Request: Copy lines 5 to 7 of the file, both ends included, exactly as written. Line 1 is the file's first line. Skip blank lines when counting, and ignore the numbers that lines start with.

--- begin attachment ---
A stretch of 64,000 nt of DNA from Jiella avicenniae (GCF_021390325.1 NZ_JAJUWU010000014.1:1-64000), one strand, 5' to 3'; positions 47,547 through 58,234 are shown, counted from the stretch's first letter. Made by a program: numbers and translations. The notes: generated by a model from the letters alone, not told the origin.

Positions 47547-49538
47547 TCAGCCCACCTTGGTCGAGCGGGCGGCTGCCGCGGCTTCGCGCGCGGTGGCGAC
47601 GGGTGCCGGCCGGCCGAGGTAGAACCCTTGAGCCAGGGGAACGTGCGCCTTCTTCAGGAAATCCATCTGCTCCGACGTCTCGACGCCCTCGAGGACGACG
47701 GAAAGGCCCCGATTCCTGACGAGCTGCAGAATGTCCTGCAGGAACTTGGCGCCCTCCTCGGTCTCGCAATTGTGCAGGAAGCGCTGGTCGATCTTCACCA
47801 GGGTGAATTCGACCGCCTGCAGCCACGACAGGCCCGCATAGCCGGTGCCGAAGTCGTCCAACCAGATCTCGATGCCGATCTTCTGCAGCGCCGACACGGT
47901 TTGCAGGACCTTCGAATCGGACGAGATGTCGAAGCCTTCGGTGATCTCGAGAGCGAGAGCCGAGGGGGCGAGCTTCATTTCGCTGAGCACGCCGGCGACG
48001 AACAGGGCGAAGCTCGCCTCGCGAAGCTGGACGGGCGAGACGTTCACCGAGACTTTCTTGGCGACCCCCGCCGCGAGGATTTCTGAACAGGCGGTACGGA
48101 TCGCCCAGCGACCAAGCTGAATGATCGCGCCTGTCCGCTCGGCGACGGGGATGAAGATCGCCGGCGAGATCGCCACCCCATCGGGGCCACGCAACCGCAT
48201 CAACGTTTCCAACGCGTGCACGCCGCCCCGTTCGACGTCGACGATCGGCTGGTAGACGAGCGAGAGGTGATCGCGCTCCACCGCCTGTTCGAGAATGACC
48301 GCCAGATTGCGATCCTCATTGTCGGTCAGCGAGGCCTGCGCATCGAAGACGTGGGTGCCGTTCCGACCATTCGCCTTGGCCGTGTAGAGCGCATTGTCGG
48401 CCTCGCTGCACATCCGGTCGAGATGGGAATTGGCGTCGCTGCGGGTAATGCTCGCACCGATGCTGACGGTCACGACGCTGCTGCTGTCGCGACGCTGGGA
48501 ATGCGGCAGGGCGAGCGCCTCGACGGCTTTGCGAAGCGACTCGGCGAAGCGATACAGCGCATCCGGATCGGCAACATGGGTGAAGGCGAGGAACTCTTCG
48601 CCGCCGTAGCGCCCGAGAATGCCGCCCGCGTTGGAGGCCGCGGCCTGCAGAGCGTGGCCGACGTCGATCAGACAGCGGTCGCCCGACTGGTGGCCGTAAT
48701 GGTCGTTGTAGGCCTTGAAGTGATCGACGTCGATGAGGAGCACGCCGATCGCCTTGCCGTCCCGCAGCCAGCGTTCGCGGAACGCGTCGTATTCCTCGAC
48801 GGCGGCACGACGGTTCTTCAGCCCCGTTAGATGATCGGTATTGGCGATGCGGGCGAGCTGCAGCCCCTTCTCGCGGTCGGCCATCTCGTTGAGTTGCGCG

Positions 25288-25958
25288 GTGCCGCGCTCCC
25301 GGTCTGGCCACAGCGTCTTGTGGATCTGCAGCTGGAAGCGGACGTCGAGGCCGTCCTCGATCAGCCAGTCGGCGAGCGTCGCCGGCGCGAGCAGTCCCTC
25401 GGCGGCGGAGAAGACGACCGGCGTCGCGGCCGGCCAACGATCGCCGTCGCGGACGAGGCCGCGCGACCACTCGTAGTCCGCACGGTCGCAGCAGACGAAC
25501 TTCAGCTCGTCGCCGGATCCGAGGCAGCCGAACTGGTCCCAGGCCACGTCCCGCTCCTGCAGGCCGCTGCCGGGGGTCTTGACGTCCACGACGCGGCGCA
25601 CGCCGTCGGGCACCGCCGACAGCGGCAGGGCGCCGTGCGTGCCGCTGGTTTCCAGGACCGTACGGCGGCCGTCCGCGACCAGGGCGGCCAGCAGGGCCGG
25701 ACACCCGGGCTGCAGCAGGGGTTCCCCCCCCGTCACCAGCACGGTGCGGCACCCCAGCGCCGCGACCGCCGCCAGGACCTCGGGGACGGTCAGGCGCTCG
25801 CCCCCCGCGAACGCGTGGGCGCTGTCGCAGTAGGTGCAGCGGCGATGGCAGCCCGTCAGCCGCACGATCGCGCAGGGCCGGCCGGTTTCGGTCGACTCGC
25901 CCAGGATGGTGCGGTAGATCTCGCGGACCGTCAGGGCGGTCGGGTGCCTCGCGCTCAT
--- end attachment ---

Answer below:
47701 GAAAGGCCCCGATTCCTGACGAGCTGCAGAATGTCCTGCAGGAACTTGGCGCCCTCCTCGGTCTCGCAATTGTGCAGGAAGCGCTGGTCGATCTTCACCA
47801 GGGTGAATTCGACCGCCTGCAGCCACGACAGGCCCGCATAGCCGGTGCCGAAGTCGTCCAACCAGATCTCGATGCCGATCTTCTGCAGCGCCGACACGGT
47901 TTGCAGGACCTTCGAATCGGACGAGATGTCGAAGCCTTCGGTGATCTCGAGAGCGAGAGCCGAGGGGGCGAGCTTCATTTCGCTGAGCACGCCGGCGACG